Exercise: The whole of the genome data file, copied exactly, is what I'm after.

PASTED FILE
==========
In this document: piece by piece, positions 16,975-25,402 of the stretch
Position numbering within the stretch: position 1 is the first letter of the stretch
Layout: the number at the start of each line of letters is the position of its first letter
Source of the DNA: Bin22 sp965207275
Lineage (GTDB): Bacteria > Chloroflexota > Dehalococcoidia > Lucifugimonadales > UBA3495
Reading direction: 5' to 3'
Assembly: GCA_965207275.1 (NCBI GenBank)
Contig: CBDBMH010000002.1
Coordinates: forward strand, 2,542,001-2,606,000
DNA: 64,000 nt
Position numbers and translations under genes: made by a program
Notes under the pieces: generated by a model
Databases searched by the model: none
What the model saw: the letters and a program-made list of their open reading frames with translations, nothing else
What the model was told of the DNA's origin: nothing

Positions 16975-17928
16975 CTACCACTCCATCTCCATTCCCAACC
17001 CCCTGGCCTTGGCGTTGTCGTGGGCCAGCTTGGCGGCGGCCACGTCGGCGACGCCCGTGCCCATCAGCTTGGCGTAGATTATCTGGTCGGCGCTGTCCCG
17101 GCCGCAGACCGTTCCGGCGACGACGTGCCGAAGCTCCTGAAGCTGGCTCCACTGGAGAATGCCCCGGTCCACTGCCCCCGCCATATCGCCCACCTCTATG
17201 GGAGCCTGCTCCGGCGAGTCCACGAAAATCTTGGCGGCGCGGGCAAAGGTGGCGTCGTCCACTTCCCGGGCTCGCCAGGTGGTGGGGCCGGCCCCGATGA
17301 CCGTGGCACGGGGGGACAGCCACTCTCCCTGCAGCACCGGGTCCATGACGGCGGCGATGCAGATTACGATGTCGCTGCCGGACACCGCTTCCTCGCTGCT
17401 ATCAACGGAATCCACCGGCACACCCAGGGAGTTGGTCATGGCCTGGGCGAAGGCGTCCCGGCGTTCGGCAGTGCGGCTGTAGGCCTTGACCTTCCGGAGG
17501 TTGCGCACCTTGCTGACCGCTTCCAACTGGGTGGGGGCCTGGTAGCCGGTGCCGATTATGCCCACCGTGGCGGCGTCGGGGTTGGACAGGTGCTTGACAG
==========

In this document: piece by piece, positions 16,975-25,402 of the stretch
Position numbering within the stretch: position 1 is the first letter of the stretch
Layout: the number at the start of each line of letters is the position of its first letter
Source of the DNA: Bin22 sp965207275
Lineage (GTDB): Bacteria > Chloroflexota > Dehalococcoidia > Lucifugimonadales > UBA3495
Reading direction: 5' to 3'
Assembly: GCA_965207275.1 (NCBI GenBank)
Contig: CBDBMH010000002.1
Coordinates: forward strand, 2,542,001-2,606,000
DNA: 64,000 nt
Position numbers and translations under genes: made by a program
Notes under the pieces: generated by a model
Databases searched by the model: none
What the model saw: the letters and a program-made list of their open reading frames with translations, nothing else
What the model was told of the DNA's origin: nothing

Positions 16975-17928
16975 CTACCACTCCATCTCCATTCCCAACC
17001 CCCTGGCCTTGGCGTTGTCGTGGGCCAGCTTGGCGGCGGCCACGTCGGCGACGCCCGTGCCCATCAGCTTGGCGTAGATTATCTGGTCGGCGCTGTCCCG
17101 GCCGCAGACCGTTCCGGCGACGACGTGCCGAAGCTCCTGAAGCTGGCTCCACTGGAGAATGCCCCGGTCCACTGCCCCCGCCATATCGCCCACCTCTATG
17201 GGAGCCTGCTCCGGCGAGTCCACGAAAATCTTGGCGGCGCGGGCAAAGGTGGCGTCGTCCACTTCCCGGGCTCGCCAGGTGGTGGGGCCGGCCCCGATGA
17301 CCGTGGCACGGGGGGACAGCCACTCTCCCTGCAGCACCGGGTCCATGACGGCGGCGATGCAGATTACGATGTCGCTGCCGGACACCGCTTCCTCGCTGCT
17401 ATCAACGGAATCCACCGGCACACCCAGGGAGTTGGTCATGGCCTGGGCGAAGGCGTCCCGGCGTTCGGCAGTGCGGCTGTAGGCCTTGACCTTCCGGAGG
17501 TTGCGCACCTTGCTGACCGCTTCCAACTGGGTGGGGGCCTGGTAGCCGGTGCCGATTATGCCCACCGTGGCGGCGTCGGGGTTGGACAGGTGCTTGACAG